Abstract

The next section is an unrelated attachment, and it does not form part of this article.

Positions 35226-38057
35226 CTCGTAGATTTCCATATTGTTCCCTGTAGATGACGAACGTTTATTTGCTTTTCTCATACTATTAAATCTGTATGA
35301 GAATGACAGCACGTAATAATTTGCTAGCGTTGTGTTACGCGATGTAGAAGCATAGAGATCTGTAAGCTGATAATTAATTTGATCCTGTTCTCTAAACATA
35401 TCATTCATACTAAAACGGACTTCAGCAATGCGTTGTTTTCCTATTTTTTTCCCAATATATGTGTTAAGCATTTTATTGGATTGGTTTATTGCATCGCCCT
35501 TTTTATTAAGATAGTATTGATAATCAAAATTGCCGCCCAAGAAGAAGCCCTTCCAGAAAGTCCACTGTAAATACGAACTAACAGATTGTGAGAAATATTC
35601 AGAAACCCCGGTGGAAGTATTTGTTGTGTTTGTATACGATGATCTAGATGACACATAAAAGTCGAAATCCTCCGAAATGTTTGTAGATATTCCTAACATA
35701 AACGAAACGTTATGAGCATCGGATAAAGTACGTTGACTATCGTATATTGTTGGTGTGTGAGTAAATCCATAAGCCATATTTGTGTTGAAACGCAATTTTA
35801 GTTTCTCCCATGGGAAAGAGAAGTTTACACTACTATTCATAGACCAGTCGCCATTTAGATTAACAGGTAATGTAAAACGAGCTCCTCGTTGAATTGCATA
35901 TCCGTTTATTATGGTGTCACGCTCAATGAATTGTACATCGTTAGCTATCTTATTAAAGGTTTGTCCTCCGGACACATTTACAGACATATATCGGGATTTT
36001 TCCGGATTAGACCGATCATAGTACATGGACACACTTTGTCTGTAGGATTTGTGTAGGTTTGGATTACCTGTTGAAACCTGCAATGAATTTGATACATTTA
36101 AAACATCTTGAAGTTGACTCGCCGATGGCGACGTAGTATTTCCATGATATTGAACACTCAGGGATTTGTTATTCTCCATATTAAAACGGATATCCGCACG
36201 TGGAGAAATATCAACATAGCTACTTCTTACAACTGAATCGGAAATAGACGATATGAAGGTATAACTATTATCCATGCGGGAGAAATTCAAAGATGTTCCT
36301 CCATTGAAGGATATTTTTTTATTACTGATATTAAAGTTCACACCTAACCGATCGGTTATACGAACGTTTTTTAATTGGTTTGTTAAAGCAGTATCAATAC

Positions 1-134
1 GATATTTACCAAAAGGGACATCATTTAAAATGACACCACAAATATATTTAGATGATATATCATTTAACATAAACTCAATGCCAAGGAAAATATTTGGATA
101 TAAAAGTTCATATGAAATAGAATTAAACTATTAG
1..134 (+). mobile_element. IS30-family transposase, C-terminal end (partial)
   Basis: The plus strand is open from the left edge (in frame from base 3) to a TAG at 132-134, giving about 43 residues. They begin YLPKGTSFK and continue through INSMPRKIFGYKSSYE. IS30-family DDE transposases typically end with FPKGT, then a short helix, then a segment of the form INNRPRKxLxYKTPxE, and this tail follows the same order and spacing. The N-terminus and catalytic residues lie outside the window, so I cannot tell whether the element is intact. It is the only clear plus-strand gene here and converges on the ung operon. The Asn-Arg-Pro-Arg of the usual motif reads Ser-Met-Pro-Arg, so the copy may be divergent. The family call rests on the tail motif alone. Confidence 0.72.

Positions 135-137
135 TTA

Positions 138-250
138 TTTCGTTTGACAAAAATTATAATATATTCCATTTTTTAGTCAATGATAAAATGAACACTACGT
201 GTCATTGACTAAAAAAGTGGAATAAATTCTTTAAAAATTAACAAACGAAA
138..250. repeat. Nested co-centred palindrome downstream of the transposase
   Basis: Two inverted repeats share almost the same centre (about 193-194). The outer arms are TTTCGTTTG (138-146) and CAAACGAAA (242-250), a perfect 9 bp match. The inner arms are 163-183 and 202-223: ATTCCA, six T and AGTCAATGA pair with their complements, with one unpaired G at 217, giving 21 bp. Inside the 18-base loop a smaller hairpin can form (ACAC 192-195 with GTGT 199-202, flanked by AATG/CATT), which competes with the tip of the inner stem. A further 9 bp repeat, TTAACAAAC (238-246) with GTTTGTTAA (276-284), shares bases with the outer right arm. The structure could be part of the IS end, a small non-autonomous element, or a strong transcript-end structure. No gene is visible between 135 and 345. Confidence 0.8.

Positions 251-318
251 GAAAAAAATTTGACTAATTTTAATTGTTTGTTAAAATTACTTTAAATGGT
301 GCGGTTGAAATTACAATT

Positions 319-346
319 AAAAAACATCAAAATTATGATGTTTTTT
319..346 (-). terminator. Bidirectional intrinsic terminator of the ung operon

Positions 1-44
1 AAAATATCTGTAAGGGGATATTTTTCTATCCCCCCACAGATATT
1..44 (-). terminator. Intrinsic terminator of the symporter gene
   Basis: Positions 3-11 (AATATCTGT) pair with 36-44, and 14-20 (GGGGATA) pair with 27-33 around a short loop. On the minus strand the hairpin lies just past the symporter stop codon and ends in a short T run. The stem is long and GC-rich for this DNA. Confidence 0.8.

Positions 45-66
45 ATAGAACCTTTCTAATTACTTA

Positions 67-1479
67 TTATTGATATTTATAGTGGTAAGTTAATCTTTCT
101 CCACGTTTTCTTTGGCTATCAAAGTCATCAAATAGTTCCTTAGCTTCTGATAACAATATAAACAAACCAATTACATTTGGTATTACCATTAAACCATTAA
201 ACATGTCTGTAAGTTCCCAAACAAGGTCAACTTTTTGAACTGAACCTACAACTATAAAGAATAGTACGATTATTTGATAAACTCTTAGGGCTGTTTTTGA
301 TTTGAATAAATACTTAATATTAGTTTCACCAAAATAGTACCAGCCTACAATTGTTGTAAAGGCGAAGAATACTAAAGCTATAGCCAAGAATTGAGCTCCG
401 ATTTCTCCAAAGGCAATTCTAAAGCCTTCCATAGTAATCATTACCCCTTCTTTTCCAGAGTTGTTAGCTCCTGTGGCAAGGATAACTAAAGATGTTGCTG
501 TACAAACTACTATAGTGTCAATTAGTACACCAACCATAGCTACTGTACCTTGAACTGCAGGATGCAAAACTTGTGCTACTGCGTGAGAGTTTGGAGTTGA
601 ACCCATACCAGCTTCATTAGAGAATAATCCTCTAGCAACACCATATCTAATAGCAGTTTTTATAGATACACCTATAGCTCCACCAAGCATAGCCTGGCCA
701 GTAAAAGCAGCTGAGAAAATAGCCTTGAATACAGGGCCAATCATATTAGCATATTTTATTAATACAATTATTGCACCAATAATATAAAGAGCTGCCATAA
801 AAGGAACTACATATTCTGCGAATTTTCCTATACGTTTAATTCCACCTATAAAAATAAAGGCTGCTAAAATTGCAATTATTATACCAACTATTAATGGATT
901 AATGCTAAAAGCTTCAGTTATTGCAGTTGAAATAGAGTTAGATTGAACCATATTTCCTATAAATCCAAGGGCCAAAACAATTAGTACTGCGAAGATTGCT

Great earthquakes, like the 1906 San Francisco earthquake, perturb the regional stress field and can generate “stress shadows” that delay the occurrence of subsequent M ≥ 5.5 events. We investigate how time-dependent postseismic stress transfer between the three subparallel strike-slip faults in northern California—the San Andreas, Hayward, and Calaveras faults, and their northern extensions—depends on the presence and geometry of lower crustal shear zones. Models incorporating Maxwell viscoelastic relaxation of the mantle, a lower crustal detachment surface, and vertical shear zones beneath the seismogenic faults are compared. Short-term relaxation of lower crustal shear zones enhances the amplitude and lateral extent of the stress shadow. Conversely, longer period mantle relaxation reloads the entire crust. As a consequence, after a 1906 type event on the San Andreas fault, the stress shadow on the Hayward fault will be greater in magnitude and duration if the faults are connected via lower crustal structures with time-dependent rheologies. In addition, our results demonstrate that, for certain geometries, the total stress (tectonic plus postseismic perturbation) may actually continue to decrease during the decades immediately following a great earthquake. This effect has not been documented in prior time-dependent models of stress accumulation during the earthquake cycle.

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